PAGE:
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Legal ruling on withheld Ukraine aid could shake up impeachment trial

Paul M. Krawzak, CQ-Roll Call on

Published in News & Features

WASHINGTON -- Congress' investigative arm may be about to add a new wrinkle into the Senate's impeachment trial of President Donald Trump sparked by the nearly two-month holdup of Ukraine security assistance last year, which Democrats charge Trump orchestrated to extract political favors.

As early as this week, the Government Accountability Office could release its legal opinion on whether Trump and senior White House officials violated the Nixon-era budget law that requires executive branch agencies to spend appropriated funds according to lawmakers' wishes.

Sen. Chris Van Hollen, D-Md., who initially requested the GAO ruling last year, said he believes that Trump violated the 1974 law aimed at preventing such presidential "impoundments." But he wouldn't go so far as to label that an impeachable offense.

"The House charges of abuse of power do not relate directly to the (1974 budget law), they relate to the president of the United States improperly using taxpayer funds to ... pressure Ukraine into interfering in the 2020 election on his behalf," he said. "But look, this is all part of the picture that's being painted. But I don't want to elaborate further until we see what the GAO opinion is."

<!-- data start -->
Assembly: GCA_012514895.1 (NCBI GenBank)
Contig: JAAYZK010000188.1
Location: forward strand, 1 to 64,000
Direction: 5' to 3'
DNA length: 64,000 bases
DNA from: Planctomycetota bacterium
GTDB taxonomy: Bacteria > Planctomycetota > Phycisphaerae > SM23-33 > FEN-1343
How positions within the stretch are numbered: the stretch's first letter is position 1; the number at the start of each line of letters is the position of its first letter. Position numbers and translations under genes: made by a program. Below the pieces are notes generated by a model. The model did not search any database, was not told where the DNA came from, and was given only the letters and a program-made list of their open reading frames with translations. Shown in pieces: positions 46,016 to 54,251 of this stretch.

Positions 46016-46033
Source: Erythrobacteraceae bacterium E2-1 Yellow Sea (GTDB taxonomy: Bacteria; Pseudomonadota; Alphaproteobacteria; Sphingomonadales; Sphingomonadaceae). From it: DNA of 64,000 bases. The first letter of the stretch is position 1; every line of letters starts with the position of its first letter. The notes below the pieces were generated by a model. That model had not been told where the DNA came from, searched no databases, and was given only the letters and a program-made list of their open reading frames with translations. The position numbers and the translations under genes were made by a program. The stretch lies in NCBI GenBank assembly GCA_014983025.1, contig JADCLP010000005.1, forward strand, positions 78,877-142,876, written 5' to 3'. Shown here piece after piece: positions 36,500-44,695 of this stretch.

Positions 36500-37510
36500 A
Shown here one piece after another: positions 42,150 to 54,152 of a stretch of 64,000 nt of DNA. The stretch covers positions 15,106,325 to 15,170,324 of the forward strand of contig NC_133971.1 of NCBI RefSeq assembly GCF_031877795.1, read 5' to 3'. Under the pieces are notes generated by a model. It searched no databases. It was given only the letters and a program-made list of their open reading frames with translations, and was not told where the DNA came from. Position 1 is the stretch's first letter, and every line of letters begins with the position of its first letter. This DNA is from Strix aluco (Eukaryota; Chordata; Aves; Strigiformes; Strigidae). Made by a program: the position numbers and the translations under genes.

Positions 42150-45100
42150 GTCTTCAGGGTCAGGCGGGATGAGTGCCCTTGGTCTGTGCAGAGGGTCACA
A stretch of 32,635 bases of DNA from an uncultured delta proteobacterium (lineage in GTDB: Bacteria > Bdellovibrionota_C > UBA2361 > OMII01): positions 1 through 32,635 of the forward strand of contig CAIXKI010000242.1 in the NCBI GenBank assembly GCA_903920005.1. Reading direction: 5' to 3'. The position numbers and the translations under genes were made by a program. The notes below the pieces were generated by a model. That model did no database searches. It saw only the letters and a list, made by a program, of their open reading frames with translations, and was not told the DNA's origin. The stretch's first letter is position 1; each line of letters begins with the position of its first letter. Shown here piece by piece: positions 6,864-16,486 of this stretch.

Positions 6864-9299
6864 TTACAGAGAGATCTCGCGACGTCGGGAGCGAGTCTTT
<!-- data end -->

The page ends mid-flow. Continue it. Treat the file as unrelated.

Nevertheless, in a Dec. 23 letter to GAO, Van Hollen wrote that Trump's withholding of the aid was illegal and part of a "scheme" to, as the House impeachment inquiry charged, "use the powers of his office to solicit foreign interference on his behalf in the 2020 election."

Speaker Nancy Pelosi, D-Calif., in a letter Friday announcing she planned to transmit the two House-adopted articles of impeachment this week to the Senate, cited concerns voiced by some Pentagon and Office of Management and Budget officials about possible violations of the 1974 budget law.

 

The hold was formally initiated July 25, the day of Trump's now-infamous "do us a favor, though" call with Ukrainian President Volodymyr Zelenskiy. While the letter was initially signed by Mark Sandy, a career OMB official, it was renewed several times by a political appointee, Michael Duffey, which budget veterans have said is highly unusual. Sandy testified in private before House investigators in November that two OMB officials resigned over the aid holdup, at least in part due to concerns about potential budget law violations.

Late last year, Democrats renewed their calls for administration officials including Duffey to testify before Congress, citing newly unearthed communications between top OMB and Pentagon officials they say buttress their argument.

In one instance, the Pentagon prepared a draft letter saying the Defense Department had repeatedly warned OMB that if the hold continued beyond Aug. 19, it would jeopardize the department's ability to obligate the funding by Sept. 30. Since the money was expiring at the end of the fiscal year, if the department couldn't get the money out the door, it would disappear, potentially putting the agency in violation of the 1974 law.

Ultimately the funds were released on Sept. 12, but the Pentagon still couldn't obligate $35.2 million of its $250 million fiscal 2019 Ukraine military assistance appropriation in time; Congress had to extend the funds' availability in a stopgap funding law. The remaining $141.5 million in State Department foreign military financing funds were obligated on time.

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